LNG imports could have lasting impact on Cook Inlet gas market, price, economist says
February 1, 2013
By Brian Smith | The Peninsula Clarion: As Alaska lawmakers discuss looming gas shortages predicted by utilities, many on both sides of the gavel have made mention of how importing liquefied natural gas to meet immediate demand might affect the existing market and production levels in the future.
Representatives from a research firm predicting the gas shortages and officials from other utilities were asked by lawmakers recently if importing LNG would disincentivize Cook Inlet exploration or the need for a North Slope gas pipeline. They have also been asked how importing likely higher-priced LNG would affect local gas prices for consumers in the long-term.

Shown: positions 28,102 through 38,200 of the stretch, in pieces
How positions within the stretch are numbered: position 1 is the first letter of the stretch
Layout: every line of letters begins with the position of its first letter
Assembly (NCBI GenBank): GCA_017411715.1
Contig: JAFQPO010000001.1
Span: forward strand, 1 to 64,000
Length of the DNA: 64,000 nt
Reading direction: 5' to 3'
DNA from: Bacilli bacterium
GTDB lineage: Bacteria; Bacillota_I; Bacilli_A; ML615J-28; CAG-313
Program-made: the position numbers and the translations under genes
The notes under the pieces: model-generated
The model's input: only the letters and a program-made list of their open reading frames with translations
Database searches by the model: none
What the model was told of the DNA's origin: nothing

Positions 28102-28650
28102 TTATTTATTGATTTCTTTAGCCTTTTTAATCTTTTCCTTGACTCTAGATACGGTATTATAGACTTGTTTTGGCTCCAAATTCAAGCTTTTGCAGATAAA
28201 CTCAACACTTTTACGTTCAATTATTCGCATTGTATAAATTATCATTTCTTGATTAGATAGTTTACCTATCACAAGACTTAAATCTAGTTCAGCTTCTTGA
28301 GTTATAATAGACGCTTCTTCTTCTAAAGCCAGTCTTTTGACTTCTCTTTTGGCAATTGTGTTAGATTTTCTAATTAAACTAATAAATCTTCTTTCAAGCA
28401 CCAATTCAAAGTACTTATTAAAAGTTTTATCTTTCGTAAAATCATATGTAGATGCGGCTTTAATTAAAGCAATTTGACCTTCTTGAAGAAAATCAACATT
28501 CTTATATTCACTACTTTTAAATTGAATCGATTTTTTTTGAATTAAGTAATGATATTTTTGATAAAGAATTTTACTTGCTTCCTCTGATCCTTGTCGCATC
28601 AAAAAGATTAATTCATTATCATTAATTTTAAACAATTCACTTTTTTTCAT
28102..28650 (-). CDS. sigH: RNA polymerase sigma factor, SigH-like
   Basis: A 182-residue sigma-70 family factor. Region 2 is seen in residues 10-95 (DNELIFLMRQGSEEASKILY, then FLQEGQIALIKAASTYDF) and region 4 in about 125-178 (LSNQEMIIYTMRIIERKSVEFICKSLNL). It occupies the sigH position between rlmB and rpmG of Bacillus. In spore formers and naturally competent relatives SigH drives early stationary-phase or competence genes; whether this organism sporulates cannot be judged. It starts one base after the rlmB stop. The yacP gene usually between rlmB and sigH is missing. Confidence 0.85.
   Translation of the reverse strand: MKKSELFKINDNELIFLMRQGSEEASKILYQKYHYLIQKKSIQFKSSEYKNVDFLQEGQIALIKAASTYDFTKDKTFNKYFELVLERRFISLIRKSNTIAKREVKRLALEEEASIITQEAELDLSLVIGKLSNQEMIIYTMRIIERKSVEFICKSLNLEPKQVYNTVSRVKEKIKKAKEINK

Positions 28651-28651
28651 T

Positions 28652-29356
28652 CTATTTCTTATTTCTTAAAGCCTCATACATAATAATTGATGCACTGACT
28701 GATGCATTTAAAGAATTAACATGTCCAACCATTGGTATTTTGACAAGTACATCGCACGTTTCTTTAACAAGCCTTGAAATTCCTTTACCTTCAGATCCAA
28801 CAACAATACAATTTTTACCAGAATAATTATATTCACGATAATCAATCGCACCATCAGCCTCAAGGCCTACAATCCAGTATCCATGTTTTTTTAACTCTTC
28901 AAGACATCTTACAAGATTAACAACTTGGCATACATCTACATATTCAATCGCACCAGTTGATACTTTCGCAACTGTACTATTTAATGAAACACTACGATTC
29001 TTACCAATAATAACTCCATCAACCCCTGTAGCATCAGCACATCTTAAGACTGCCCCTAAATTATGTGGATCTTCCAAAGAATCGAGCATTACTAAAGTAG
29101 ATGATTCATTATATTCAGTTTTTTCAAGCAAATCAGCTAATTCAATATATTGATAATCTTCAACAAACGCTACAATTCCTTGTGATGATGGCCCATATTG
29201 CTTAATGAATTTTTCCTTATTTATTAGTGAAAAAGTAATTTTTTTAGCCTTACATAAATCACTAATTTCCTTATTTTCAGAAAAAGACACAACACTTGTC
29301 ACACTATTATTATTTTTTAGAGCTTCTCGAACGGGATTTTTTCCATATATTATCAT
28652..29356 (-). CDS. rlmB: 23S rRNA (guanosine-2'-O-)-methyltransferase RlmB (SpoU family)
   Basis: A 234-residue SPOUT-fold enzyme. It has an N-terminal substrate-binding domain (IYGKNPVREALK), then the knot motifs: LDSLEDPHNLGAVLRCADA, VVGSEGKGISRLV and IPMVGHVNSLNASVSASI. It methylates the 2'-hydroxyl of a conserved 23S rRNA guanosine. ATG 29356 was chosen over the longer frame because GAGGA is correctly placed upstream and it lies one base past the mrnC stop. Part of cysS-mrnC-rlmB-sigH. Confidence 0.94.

Dan Sullivan, Alaska Department of Natural Resources commissioner, said he has been making mention of these “red flags” to lawmakers as importing gas could “stifle” and “undermine” the Cook Inlet’s gas renaissance, among other effects.
“We’re trying to … point out to the committee that if we start going down the long term, large-volume import option we need to be aware and think through the implications of that for a whole host of different reasons,” he said Wednesday to the House Energy committee.
Matt Berman, a professor of economics at the University of Anchorage Alaska’s Institute of Social and Economic Research, said in an interview with the Clarion Tuesday that importing LNG would increase Alaska’s low price of natural gas.